The ECB’s Changing of the Guard
After steering the eurozone through a decade of crises, the top leaders of the European Central Bank are now on their way out. Their successors will face both similar and new challenges, and whether they confront them as effectively will depend on European national governments picking the right women and men for the job.
LONDON – This month, the European Central Bank hosted a colloquium in honor of Peter Praet, its departing chief economist. Having worked closely with ECB President Mario Draghi through the years after the 2008 financial crisis and subsequent euro crisis, Praet, more than anyone else, has been the one to steer the bank’s governing council toward a common decision in difficult situations. His departure comes after that of Vice President Vítor Constâncio last summer, and he will be followed out by Draghi in October and Benoit Coeuré of the ECB executive board in December.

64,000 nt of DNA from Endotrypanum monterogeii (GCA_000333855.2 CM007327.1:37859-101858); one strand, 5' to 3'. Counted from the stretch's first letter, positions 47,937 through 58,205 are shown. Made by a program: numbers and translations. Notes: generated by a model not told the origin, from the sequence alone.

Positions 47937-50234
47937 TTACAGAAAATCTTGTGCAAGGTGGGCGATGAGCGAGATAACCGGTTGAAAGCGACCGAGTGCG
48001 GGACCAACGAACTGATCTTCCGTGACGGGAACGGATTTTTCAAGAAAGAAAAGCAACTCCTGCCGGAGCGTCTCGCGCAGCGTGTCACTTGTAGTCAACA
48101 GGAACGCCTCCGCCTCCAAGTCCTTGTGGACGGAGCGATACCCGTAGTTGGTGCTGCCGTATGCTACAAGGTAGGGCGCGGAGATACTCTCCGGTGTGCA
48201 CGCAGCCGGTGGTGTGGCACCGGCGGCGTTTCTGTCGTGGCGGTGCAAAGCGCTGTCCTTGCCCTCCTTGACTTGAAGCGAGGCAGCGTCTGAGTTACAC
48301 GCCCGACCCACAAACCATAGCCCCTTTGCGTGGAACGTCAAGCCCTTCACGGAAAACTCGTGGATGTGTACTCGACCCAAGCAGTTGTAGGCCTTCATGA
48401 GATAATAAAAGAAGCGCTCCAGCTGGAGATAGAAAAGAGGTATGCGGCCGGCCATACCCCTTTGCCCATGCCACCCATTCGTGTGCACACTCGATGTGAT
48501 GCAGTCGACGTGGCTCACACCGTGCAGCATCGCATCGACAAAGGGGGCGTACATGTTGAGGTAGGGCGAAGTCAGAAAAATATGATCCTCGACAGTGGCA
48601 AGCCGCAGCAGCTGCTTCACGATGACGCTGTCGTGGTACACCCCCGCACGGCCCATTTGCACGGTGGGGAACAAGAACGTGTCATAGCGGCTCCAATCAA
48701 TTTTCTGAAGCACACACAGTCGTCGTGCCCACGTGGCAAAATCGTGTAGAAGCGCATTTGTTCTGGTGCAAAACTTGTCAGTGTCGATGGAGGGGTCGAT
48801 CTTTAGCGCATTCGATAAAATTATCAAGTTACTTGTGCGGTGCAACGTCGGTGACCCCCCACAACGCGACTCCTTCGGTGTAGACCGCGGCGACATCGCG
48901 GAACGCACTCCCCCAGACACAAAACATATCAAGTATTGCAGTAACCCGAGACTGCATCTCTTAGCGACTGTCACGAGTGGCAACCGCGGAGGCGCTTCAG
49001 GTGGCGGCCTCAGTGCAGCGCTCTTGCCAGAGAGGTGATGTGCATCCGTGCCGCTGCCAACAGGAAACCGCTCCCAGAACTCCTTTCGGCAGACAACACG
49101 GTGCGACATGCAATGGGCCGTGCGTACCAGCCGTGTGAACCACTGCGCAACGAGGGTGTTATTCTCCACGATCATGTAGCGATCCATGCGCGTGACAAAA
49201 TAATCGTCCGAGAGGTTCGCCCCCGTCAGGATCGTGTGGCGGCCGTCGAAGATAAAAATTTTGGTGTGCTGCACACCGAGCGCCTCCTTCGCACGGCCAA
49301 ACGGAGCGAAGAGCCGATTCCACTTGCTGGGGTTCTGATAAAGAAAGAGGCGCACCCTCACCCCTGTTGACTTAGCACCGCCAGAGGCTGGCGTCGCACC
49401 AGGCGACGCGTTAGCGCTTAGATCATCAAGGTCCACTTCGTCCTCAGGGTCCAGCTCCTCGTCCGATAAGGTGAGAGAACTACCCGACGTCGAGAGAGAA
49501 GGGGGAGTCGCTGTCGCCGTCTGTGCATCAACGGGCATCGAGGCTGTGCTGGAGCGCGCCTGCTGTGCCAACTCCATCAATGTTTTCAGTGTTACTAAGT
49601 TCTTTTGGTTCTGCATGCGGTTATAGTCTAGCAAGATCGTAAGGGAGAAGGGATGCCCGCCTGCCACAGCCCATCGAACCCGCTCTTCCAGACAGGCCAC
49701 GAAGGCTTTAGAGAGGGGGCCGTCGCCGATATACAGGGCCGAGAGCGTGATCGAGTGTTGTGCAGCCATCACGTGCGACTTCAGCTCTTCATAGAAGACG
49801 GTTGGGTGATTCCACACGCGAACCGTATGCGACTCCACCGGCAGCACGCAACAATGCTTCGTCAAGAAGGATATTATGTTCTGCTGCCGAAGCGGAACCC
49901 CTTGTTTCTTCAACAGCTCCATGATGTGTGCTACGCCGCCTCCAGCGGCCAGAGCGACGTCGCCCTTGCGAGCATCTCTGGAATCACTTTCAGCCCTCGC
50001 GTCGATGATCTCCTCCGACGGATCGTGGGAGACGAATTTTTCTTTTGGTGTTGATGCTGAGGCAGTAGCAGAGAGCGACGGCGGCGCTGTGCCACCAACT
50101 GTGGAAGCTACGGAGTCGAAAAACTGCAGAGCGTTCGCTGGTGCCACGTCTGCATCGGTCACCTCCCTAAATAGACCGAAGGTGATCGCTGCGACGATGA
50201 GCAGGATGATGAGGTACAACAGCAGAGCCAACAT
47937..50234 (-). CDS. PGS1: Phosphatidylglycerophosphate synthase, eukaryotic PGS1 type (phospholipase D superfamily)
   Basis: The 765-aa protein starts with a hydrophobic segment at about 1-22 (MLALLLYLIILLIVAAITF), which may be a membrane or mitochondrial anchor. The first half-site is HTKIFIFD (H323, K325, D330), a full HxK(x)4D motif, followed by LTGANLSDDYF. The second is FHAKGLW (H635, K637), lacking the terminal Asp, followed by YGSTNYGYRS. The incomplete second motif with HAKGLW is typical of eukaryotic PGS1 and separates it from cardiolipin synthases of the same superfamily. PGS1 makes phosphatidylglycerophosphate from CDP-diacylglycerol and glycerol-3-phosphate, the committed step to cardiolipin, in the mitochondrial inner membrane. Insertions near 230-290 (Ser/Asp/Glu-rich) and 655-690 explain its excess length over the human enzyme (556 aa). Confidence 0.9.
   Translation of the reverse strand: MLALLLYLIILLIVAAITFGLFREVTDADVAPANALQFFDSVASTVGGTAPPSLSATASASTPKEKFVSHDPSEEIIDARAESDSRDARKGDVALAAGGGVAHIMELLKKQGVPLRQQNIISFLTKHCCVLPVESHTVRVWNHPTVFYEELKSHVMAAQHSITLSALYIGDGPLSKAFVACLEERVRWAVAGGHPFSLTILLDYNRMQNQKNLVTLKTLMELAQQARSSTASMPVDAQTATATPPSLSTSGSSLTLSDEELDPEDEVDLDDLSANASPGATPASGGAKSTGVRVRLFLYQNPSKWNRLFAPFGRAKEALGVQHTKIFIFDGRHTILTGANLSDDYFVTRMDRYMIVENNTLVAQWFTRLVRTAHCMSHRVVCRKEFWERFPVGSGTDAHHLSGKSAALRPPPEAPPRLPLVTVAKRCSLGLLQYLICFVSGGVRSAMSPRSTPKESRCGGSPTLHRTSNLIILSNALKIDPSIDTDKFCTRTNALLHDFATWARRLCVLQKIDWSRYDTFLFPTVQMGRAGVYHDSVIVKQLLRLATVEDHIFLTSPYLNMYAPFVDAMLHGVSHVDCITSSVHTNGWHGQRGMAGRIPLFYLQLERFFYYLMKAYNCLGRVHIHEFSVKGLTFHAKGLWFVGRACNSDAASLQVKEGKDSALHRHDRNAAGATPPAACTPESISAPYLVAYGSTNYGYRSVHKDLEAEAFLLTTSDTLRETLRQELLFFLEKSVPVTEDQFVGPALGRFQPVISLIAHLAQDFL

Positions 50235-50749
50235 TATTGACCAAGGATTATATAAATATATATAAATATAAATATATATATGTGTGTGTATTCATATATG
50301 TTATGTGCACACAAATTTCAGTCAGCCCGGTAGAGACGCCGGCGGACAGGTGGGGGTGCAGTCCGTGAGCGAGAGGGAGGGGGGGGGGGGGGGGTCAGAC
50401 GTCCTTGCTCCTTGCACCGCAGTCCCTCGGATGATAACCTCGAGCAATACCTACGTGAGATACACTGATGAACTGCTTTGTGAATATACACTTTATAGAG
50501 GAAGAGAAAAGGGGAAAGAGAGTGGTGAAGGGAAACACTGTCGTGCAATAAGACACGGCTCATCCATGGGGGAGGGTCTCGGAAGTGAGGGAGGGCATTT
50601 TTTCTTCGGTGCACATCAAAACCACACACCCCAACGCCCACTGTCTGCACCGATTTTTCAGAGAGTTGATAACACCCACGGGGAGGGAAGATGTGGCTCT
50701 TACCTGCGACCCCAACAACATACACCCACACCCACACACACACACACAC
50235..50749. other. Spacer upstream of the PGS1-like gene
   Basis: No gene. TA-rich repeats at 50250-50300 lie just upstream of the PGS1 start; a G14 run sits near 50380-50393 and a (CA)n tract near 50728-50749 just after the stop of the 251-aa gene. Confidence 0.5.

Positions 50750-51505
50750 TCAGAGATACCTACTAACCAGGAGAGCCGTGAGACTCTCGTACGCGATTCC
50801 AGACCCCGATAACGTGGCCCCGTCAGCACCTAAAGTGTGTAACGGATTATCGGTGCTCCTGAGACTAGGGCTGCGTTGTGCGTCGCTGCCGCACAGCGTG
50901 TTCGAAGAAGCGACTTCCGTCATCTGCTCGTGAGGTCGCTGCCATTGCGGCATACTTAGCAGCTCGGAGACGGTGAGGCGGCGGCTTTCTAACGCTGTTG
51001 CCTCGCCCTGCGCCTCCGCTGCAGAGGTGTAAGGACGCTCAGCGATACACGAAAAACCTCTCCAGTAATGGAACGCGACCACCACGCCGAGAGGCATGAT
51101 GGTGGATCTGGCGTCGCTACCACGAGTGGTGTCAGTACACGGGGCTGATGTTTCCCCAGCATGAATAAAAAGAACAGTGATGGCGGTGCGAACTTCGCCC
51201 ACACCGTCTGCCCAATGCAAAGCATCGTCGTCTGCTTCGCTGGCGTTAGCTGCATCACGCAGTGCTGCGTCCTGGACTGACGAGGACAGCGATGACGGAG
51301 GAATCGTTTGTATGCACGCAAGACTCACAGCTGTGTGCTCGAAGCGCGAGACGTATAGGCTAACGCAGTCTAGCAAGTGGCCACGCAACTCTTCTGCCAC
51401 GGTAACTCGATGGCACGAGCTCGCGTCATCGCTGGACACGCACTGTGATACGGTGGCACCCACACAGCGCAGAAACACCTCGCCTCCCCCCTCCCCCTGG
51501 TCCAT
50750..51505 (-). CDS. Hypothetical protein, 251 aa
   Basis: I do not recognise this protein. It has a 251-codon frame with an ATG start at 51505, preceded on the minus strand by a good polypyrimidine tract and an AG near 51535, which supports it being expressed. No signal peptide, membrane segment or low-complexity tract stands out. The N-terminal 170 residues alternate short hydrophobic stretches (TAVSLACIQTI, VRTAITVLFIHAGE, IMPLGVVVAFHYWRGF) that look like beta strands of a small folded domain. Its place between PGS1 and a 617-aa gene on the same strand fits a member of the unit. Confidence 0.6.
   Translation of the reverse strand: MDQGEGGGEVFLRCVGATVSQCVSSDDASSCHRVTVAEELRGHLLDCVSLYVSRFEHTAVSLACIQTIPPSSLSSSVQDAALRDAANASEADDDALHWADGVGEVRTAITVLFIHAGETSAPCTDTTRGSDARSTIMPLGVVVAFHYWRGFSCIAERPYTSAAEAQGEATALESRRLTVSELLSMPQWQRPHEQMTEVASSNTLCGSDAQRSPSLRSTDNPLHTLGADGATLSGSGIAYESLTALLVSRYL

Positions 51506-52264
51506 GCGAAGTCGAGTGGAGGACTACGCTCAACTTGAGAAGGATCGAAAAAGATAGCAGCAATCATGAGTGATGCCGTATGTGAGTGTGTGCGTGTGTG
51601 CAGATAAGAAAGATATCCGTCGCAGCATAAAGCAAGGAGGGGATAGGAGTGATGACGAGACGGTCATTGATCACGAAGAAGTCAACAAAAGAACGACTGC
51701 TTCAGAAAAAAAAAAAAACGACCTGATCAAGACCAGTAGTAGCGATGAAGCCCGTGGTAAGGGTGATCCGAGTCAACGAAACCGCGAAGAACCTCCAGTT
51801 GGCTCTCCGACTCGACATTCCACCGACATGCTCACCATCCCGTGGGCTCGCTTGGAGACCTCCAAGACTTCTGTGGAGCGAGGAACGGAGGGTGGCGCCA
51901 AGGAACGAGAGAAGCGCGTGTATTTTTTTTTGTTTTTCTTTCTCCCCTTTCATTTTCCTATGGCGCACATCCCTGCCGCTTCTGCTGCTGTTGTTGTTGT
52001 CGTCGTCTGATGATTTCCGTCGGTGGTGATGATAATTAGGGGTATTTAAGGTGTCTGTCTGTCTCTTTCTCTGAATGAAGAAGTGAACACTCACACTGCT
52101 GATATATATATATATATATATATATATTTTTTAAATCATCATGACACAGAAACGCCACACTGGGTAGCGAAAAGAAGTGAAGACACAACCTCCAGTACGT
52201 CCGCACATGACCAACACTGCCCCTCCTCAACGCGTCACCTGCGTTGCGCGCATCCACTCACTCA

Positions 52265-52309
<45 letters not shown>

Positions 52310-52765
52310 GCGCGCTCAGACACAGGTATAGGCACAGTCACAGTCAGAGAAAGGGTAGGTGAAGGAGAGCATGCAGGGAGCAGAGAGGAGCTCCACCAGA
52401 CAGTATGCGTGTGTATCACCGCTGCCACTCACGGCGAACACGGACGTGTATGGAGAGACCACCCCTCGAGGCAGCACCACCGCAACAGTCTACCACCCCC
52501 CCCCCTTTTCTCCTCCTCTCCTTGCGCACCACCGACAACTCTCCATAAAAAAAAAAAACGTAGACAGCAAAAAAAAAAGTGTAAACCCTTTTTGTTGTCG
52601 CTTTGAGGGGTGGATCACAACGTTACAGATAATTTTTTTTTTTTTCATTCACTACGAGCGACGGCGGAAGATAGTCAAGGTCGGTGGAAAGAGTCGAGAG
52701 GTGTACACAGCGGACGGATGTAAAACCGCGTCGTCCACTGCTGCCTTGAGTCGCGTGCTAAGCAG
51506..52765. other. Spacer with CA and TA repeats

These important changes in the ECB leadership offer a chance to reflect on the challenges the Bank will face in the coming years. As the eurozone’s only truly federal institution, the ECB has found itself acting as the “institution of last resort” during past crises, picking up the pieces when national governments fail to reach agreement. It has managed this despite its complex governance structure. The ECB governing council comprises 19 national central-bank governors, each representing countries with different interests, as well as the executive board, whose six members are appointed by the European Council following an intense bargaining process.
Though Draghi tends to get most of the attention, he made sure to point out at the colloquium that it was Praet whose recommendations have consistently been accepted by the governing council these past eight years. The departing leadership’s success in building a consensus within such a diverse group should not be taken for granted.
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